Hasidim relate the following anecdote:
The grandson of Rebbe Baruch of Medziboz, Yechiel Michal, was playing hide-and-seek with another boy. He hid himself well and waited for his friend to search for him. After waiting for a long time, he came out of his hiding place, but his friend was nowhere to be seen. It suddenly dawned upon the young Yechiel that his partner had not sought him out at all. The distraught child broke into tears and ran to the study of his grandfather. As the boy complained about his unkind friend, tears began to roll from the eyes of the Rebbe, and he said, "Ineed. That's exactly what the Almighty Himself says: 'I hide myself but nobody wants to look for Me.'"
Treating the above narrative calls firstly for addressing one of the foundations of Hasidic philosophy. The central pillar of Hasidic doctrine can be summed up in the terse adage, "There is no place absent of Him." God's presence pervades all existence. Hence, it is possible to uncover such a presence in everything - every situation, every matter, every word, and every though. The Baal Shem Tov would say that, initially, it was difficult for him to sit with people who spoke of mundane matters.
However, after grasping this great all-embracing principle – the idea that even man's mundane speech possesses the inward incandescence of God's presence – it was no longer difficult for him to listen to such conversations: while people would speak of vanities, the Baal Shem Tov heard profound ideas being expressed. This is the manner in which Rebbe Baruch perceives the words of his grandchild in our story. The boy's tearful grief over the fact that he had hidden but nobody searched for him rises above the concrete realm of a child's disappointment over a game. Instead, it is transformed into the sorrow of the Almighty over the fact that nobody searches Him out.
In keeping with this approach, let us probe more intensely that which appears to be trivial, cognizant of the fact that things which seem to be mundane can in fact serve as a gateway to a much deeper understanding. Our anecdote reveals a markedly more profound aspect of the hide-and-seek game. When approached on a simple level, this game implies that the one who is doing the hiding desires but one thing: not to be discovered.
A more penetrating look, however, teaches us that though the hider desires to remain undiscovered, he enjoys the fact that his opponent searches him out. That somebody cares where you are is a comforting fact. What we have here, then, is a kind of distancing, the foundation of which is a desire and longing to return and reunite. The child's weeping over the fact that his friend does not even bother to look for him conveys the severity of the offense. It appears as if the seeker is not concerned about him at all. Ostensibly, as far as the seeker is concerned, the hider can continue to hide forever; the seeker will not miss him in the least. The offense is great. The child cries.
Rebbe Barukh does not leave things as they are, on their ordinary level. He unearths profound implications in all that he observes. The biblical verse which underlies this approach is, "I shall verily hide My face from them" (Deuteronomy 31:17). What we have here is a kind of "concealment within concealment." The first layer of concealment is one in which the seeker still senses that the Almighty is hiding from him. This manner of concealment constitutes a kind of challenge for all who seek out God. Man senses that God is hiding from him and sets out in an attempt to "find Him."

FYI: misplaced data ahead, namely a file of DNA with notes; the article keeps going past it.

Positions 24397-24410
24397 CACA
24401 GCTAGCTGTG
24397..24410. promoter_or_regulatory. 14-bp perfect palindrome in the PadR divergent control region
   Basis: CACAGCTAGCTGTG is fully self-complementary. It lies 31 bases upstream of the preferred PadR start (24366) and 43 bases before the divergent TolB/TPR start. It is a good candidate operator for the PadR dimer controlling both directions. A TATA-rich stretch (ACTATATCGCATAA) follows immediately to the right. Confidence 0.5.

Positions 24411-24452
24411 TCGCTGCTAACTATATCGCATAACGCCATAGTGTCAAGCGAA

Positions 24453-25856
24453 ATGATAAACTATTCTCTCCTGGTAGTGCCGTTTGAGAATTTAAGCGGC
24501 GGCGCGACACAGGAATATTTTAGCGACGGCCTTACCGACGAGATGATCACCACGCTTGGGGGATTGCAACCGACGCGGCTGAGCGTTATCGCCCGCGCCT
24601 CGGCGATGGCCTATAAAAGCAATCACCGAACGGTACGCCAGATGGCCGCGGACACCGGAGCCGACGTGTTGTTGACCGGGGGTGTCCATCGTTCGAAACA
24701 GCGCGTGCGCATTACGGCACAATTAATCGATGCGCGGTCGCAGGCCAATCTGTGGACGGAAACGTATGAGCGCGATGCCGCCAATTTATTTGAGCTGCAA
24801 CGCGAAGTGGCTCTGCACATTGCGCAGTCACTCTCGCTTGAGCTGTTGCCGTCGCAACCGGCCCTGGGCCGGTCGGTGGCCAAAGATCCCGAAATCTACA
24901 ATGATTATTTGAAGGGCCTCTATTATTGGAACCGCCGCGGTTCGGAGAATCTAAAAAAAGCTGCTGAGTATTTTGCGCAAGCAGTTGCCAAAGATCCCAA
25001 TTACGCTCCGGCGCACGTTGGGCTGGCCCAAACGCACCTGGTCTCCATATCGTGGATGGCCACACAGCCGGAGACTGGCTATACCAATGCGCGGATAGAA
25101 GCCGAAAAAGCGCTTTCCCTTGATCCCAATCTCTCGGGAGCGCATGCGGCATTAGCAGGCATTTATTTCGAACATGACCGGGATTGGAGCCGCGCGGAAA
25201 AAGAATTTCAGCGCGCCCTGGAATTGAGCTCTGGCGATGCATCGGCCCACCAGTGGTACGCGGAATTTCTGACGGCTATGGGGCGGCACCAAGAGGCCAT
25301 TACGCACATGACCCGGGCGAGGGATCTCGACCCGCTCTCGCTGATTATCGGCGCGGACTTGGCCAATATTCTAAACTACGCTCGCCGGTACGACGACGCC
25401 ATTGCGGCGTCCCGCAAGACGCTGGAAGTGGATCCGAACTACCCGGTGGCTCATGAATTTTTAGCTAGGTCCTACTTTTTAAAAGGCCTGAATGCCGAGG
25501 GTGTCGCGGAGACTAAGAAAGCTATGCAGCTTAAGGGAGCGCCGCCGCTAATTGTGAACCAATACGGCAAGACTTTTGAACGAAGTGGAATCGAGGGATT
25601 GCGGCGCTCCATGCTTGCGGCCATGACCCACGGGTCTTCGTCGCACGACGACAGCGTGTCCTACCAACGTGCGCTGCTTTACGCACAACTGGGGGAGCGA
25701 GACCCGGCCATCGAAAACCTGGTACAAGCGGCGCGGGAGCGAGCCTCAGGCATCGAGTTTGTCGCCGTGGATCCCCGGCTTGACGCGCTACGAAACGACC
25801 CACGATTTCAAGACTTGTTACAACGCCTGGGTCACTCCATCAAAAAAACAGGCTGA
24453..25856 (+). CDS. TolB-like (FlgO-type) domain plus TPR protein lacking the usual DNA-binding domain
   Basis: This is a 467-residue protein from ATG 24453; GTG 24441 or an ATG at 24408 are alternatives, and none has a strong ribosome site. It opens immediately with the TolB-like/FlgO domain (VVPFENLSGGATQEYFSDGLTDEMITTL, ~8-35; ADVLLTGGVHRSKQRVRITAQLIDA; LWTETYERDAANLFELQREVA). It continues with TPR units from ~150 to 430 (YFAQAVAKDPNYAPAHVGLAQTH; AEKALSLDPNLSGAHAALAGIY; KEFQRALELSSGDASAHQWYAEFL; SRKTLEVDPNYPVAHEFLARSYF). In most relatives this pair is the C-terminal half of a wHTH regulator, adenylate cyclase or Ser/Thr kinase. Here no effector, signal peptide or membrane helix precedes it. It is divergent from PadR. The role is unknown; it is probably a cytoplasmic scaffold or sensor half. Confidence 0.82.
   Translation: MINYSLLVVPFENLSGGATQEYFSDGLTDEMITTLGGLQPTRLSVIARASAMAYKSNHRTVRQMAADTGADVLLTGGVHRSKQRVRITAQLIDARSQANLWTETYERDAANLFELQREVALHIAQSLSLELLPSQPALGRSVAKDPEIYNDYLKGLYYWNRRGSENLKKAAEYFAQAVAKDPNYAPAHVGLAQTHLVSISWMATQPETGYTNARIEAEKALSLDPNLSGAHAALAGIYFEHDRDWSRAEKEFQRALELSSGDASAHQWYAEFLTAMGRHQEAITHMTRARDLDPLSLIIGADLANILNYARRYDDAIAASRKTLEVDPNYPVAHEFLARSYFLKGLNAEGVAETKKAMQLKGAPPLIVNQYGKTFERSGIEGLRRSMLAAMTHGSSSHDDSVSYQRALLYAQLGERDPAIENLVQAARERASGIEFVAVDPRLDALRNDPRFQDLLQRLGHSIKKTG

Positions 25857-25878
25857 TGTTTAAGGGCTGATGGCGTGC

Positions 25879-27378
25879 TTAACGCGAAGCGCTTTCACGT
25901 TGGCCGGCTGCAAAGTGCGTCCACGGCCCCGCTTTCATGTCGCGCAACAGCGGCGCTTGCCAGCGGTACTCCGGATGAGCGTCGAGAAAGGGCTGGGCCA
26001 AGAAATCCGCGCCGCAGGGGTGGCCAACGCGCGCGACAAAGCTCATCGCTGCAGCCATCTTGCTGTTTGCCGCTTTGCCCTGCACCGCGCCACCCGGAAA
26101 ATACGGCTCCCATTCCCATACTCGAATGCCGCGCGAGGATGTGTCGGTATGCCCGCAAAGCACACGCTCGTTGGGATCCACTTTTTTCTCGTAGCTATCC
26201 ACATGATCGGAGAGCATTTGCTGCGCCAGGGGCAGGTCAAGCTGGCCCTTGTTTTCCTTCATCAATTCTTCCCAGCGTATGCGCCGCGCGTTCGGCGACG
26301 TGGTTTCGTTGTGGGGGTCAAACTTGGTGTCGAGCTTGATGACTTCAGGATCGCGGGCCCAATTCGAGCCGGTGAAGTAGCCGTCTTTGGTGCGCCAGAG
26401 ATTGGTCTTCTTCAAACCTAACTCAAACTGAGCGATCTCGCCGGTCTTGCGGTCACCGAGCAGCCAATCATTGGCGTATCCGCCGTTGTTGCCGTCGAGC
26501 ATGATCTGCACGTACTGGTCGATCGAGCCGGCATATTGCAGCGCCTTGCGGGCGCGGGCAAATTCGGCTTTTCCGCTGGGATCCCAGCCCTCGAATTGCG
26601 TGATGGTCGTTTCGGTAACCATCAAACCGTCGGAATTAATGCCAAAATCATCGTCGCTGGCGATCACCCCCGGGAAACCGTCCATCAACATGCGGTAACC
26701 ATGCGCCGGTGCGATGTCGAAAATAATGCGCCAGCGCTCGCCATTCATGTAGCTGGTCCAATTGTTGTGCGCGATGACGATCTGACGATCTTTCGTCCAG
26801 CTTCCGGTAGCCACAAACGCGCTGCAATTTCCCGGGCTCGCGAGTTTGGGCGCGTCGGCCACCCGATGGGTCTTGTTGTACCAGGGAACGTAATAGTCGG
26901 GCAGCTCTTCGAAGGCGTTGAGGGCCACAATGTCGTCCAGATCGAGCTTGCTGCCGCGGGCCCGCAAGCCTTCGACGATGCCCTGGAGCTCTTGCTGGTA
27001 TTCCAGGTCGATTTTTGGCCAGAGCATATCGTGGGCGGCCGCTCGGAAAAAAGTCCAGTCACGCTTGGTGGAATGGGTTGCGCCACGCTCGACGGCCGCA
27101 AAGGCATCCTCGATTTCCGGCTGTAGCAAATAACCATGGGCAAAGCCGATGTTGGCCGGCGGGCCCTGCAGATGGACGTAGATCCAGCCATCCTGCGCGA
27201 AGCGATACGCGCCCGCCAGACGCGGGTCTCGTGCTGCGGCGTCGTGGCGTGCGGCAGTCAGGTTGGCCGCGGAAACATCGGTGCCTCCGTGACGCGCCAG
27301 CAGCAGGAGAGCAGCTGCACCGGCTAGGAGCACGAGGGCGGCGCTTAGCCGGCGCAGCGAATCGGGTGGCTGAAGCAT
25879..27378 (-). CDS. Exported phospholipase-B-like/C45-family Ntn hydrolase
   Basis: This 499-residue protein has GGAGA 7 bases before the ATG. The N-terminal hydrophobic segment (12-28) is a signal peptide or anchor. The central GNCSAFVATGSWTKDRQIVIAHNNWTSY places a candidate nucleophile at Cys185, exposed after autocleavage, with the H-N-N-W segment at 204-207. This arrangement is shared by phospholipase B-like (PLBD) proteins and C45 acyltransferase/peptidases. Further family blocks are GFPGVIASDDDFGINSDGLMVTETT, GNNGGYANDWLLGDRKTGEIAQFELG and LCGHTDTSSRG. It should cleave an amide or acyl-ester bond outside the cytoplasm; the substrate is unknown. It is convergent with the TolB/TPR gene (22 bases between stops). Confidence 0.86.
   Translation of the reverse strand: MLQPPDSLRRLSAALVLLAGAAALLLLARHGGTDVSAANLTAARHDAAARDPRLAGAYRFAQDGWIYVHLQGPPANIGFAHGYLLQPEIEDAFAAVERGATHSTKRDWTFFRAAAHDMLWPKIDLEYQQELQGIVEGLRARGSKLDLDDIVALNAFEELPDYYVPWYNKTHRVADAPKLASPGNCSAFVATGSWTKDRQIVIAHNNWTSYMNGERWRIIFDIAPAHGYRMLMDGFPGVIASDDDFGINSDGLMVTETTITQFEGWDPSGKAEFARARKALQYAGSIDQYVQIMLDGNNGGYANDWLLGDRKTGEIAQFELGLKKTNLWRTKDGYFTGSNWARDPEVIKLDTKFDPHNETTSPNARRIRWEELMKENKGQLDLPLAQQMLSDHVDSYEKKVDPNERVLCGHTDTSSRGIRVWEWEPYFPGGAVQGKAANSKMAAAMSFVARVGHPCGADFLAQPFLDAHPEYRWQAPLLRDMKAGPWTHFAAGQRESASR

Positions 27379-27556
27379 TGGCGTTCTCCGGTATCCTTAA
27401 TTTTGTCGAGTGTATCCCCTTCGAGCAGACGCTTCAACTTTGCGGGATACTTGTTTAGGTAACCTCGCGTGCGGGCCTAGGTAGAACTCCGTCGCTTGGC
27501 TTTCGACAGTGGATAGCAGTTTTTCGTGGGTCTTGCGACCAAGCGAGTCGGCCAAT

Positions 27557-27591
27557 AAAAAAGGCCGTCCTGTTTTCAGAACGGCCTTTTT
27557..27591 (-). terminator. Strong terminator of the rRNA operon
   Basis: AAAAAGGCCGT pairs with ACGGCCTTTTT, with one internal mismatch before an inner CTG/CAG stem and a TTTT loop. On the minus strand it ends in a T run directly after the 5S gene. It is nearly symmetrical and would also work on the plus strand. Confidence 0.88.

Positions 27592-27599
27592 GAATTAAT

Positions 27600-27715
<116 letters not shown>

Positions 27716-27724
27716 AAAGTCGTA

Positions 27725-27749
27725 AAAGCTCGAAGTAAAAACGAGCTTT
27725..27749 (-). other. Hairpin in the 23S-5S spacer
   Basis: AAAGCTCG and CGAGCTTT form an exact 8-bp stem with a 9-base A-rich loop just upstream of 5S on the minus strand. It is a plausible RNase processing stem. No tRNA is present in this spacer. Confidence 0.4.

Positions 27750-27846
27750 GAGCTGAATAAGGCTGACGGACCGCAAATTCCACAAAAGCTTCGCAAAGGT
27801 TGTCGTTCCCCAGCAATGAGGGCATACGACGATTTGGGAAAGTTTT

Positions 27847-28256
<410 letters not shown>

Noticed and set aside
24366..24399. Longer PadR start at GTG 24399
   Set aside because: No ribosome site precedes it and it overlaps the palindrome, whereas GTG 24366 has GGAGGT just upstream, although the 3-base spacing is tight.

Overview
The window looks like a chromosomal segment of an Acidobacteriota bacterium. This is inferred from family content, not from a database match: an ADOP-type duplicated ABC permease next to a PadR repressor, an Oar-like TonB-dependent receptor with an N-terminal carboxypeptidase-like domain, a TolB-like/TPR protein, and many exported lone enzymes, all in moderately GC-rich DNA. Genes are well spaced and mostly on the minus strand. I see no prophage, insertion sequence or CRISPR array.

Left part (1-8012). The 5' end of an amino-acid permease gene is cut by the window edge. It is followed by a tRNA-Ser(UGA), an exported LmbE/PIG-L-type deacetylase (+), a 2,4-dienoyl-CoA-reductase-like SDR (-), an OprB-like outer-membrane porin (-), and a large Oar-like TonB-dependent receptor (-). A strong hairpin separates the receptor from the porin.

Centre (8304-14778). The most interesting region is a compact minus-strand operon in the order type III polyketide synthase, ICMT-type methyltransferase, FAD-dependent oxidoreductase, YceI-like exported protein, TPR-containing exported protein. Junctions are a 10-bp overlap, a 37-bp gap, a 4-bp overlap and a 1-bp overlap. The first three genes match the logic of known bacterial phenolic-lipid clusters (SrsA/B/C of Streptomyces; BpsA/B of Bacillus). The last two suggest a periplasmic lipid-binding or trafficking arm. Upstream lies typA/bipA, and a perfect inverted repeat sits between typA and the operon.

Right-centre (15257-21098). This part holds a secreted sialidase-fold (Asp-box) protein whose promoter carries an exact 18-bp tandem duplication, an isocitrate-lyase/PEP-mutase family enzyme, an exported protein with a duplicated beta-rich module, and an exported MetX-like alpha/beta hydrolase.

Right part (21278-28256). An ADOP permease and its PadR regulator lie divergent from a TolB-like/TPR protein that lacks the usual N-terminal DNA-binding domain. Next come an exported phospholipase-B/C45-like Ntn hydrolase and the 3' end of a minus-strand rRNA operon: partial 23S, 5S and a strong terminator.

This is God's way. Sometimes He keeps at bay precisely in order to cause man to seek and search for Him. The sages teach us that God caused the Matriarchs to be barren because He longs for the prayers of the righteous. God effects deficiency in order to prompt man to turn the world upside-down in search of an answer. He wants man to pray, supplicate, and invoke Him to reveal Himself. A state of Divine concealment, with all of the vicissitudes it involves, nevertheless possesses profound meaning as far as man's nearness to God is concerned, for God's absence evokes a longing to draw near to Him.
The verse's message is a dire one: "I will verily hide..." It relates to a concealment within a concealment. When there is concealment inside of concealment the seeker is not even aware that he must search. A severance is effected. The Almighty hides Himself from us. We interpret this to mean that we must stop searching.
Unfortunately, it sometimes happens that people who face this kind of absence arrive at the conclusion that there is no longer anybody to search for. The questions disappear, the arguments fade out, even the spiteful cries hurled at the Almighty become weak. God, Who only hid Himself from us in order that we seek Him out, retires to His inner chambers and weeps, "Why have I come? There is not a soul to be found; I have cried out and there is no answer." We must probe the depths of this great game of hide-and-seek. We must realize that behind God's concealment exists a grand call for an intense search – a search which will finally lead to an unveiling and unification.